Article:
Emily Riley of Jupiter Research recently wrote a blog post titled Getting Started With Social Marketing. Among her suggestions: Start listening, tap your own databases to understand what customers think of you, integrate social media with existing marketing campaigns, align goals with measurement, and start small on your own site.
My take: This is good advice (although I would quibble with the last point) — advice that I don’t believe a lot of marketers are currently following.
As “innovation mania” sweeps through the halls of marketing, many marketers are looking to experiment with social media, lest they get “left behind.” While I’ve got nothing against experimenting, I am against experimenting for the sake of experimenting.
But this exactly what many firms seem to be doing. For example, one large bank put up a page in Facebook. Sure, after 48 hours it had about 125 “fans”. But by my count, about 80% of those fans were affiliated with the ad agency that works with the bank. Another bank implemented a capability on its site to allow site visitors to post reviews of the bank. The bank rigged it so the default view lists the reviews it wants site visitors to see (instead of chronologically).
Here’s my issue with these “experiments”: I’m not convinced that they were the right places for these firms to get started with social media or social marketing techniques.
Emily’s suggestions, though, got it right: The place to start is by looking within, not without.
Before putting up a Facebook page, and especially before monkeying around with your own site, the first thing you need to do to get started with social media is to answer some questions:
- How are we doing in the marketplace? No — how are we really doing in the market?
- Which customers do we do a good job of attracting and keeping?
- Which customers don’t we do a good job of attracting and keeping?
- Which customers should we be attracting and keeping? No — which customers do we really need to be attracting and keeping?
And then after you answer these questions, then — and only then — should you ask: How could social media help us?
Not only do too few firms start off by asking these questions, but many often get started by hiring a consultant. Sorry to say this, but that’s a big mistake.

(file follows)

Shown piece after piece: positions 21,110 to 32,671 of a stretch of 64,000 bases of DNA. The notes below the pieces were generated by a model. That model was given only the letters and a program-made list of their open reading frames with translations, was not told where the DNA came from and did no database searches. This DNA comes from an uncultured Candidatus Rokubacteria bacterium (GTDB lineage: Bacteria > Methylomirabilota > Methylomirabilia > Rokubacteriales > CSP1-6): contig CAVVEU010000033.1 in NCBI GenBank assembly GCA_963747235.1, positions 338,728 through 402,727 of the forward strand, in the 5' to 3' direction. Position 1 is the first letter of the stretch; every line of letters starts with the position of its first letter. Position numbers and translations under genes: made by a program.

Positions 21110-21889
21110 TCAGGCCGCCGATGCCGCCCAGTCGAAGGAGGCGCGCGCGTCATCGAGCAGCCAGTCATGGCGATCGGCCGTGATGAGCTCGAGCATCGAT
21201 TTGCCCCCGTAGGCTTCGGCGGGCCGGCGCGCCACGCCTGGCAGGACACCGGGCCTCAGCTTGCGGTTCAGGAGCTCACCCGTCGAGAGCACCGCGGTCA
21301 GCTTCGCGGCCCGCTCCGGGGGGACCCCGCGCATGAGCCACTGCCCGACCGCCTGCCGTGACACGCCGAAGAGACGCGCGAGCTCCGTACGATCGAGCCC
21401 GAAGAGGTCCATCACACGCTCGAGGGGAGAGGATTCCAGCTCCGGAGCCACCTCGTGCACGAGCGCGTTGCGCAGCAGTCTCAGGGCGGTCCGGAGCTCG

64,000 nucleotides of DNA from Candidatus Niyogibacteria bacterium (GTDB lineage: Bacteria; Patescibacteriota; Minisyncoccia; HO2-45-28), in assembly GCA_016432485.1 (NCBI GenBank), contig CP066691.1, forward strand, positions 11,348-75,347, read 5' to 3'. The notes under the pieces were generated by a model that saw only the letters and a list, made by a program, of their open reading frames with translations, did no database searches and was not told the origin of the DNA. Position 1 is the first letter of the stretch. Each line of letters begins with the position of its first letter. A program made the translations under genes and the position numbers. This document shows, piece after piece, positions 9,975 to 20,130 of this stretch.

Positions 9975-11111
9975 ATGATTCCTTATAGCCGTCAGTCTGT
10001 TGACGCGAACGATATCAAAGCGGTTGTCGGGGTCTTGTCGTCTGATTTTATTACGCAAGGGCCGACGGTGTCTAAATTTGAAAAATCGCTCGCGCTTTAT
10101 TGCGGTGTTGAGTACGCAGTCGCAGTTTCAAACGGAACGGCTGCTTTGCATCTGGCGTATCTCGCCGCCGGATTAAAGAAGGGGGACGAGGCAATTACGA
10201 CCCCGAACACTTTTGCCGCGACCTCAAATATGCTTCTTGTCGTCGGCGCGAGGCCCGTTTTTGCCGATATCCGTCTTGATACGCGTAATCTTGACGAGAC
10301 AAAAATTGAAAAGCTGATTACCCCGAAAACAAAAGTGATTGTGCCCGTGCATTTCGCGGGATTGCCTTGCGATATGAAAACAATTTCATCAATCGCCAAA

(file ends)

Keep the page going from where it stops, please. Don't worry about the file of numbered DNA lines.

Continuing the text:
Social media gurus may know social media, and know what other firms are doing with social media, but that doesn’t mean they can answer the questions I’ve raised. That’s why Emily astutelypoints out that getting started needs to involve looking within at existing databases to ferret out customers’ opinions. Social media consultants probably can’t help you do that.
Nor can they really tell you which customers you really do well with today, and which ones you don’t do well with. For a brutally honest discussion of that, it has to be done from within.
I can already hear the objection: “But Ron, we really don’t have anybody internally with any experience with social media, so how can we truly understand how social media can or can’t help?”
And therein lies the next step in your social meda journey: Get some personal experience.
Social media is a highly interpersonal affair. It’s about people connecting with other people. When it’s people connecting with firms, there’s the strong potential for the firm’s communication to come off sounding like advertising. Advertising is great for building awareness, and maybe even preference — and if this is what your firm needs, then great, maybe you’re ready to jump in.
But the largely untapped potential of social media is how it can help firms develop and extend relationships with customers. And if the people who work for a company aren’t personally involved with social media — and building relationships with other people and firms themselves — then it’s going to be hard for them to understand how their own firm can use social media to further relationships.
Another reason why personal involvement at the employee level is so important: To break the own-site-centricity of so many firms (this is why I’m quibbling with Emily’s point about “starting small on your own site”).
This mentality — that you have to get customers/prospects to come to your site — has been around for a long time. The irony about Facebook is that the new mentality –“we need to be where our customers are, so let’s put up on our own page on Facebook” — only furthers the old mentality.
Smart bloggers know that the way to make a name for themselves — and ultimately drive traffic to their sites — is by leaving smart comments on other bloggers’ sites. A firm won’t really understand how unimportant your own site is unless its own employees are involved in social media.
Bottom line: The irony about social media — a tool that can help a firm connect with the outside world — is that it starts with a critical look within, before looking out.
Technorati Tags: Marketing, Social Media, Emily Riley